If you haven’t seen the video footage yet of the SpaceX Falcon 9 first stage launch and landing yet, take a quick look.
Now for the commentary. First off, congrats to SpaceX for pulling off a challenging feat-landing a first stage, in one piece, on dry land. SpaceX’s video made me wonder where Carson Dailey was…they seem to run commentary of their launches like an MTV music video show complete with crowds of screaming people in the background.
Now comes the real challenge for SpaceX and eventually Blue Origin. Making the claims of cost savings and reusability a reality. For years many space advocates and NewSpace leaders have been pushing for reusable rockets as the way to reduce cost of access to space. It sounds great and one that would be awesome if it becomes reality. However, like many things in the space profession, just because this success has occurred does not mean that we have found the answers to our lift problems. Now SpaceX has to prove that they can reuse, in a timely and safe manner, the Falcon 9 first stage. That means maintenance of the airframe, the propellant lines and tanks and reusing the Merlin engines. If it turns out that SpaceX replaces all the engines between flights, that would not be a fully reusable first stage. If SpaceX can take this first stage, refurbish by making some repairs (and their will be repairs-hairline cracks in the turbo pumps, and other things we saw in other programs like the Space Shuttle, damage to the airframe due to G loading and landing stress) and turn it around for their next operational launch, then they deserve praise for another challenging endeavor.
However, it will be interesting to watch and see if their cost effectiveness stays the same as it has been in the past. Each Falcon rocket used up till now has been newly made. In many cases a new version each time one launches. Add the cost of people, parts and troubleshooting time to the mix and you have the possibility of cost per launch increasing, not decreasing. How SpaceX handles this and other issues that has plagued other attempts at reusable launch will be interesting to watch.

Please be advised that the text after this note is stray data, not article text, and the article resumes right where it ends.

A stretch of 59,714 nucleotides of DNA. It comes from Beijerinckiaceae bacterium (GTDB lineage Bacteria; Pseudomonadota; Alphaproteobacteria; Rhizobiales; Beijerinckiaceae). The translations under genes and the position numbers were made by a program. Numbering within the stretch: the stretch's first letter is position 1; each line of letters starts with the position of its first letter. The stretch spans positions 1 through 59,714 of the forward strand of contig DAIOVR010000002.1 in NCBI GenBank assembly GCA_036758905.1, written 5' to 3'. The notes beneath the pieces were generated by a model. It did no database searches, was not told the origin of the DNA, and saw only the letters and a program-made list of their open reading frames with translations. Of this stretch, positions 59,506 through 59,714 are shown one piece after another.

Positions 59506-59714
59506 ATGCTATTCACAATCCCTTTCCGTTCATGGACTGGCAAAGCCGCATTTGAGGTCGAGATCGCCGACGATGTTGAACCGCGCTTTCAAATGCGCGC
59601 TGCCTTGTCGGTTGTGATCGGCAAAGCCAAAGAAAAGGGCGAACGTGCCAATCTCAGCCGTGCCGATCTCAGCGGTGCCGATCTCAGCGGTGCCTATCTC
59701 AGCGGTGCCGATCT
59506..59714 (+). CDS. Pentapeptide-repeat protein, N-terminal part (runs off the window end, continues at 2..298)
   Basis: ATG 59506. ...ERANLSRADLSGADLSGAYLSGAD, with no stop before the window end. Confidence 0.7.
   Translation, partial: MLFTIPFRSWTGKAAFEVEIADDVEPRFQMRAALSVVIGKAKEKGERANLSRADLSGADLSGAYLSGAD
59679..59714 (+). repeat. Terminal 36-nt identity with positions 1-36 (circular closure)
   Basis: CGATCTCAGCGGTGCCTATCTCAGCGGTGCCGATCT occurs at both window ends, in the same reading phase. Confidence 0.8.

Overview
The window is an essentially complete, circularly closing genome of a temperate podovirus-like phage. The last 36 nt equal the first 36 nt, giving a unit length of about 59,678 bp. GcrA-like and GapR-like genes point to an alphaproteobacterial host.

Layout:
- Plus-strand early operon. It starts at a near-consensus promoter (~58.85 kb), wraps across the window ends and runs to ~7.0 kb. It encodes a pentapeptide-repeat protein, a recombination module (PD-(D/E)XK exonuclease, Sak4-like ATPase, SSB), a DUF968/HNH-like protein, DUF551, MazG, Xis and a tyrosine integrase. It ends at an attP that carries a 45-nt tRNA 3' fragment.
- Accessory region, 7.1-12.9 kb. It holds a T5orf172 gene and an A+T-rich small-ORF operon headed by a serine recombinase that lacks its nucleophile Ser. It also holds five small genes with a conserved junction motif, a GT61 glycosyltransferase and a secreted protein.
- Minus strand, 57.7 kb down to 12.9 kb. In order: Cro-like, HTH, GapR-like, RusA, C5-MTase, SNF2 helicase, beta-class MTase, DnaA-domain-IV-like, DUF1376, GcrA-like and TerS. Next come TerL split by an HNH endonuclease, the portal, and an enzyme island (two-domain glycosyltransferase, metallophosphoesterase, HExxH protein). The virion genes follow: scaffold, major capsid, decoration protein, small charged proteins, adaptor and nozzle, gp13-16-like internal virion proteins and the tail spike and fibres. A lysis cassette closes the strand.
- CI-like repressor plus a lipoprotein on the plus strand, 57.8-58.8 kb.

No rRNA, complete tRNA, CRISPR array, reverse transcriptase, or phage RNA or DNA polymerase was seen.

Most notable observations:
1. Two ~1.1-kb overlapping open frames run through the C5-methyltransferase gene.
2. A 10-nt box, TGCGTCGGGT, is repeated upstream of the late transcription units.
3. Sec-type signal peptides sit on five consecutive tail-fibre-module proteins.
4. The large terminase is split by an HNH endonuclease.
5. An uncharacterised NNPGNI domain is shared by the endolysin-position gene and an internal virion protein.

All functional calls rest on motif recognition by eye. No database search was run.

in addition, it will be interesting to watch how the U.S. Government, especially the US Air Force responds to this. Will they require a new booster each time SpaceX lofts a national security or Intelligence Community payload to ensure mission assurance? Will they trust a previously used first stage that may have incurred damages? And if there were damages that needed repairing, would the USAF accept a time delay in launch to accept some cost savings or would they go with an assured expendable launch from ULA over the danger of potentially weakened parts from a dynamic landing on land?
There is certainly a lot to be watching in the next several months in the operational, policy and strategic realms of how this first successful Falcon9 landing impacts the future of spaceflight for the United States. I am looking forward to seeing how the reality and challenges of spaceflight operations and policy answers my questions.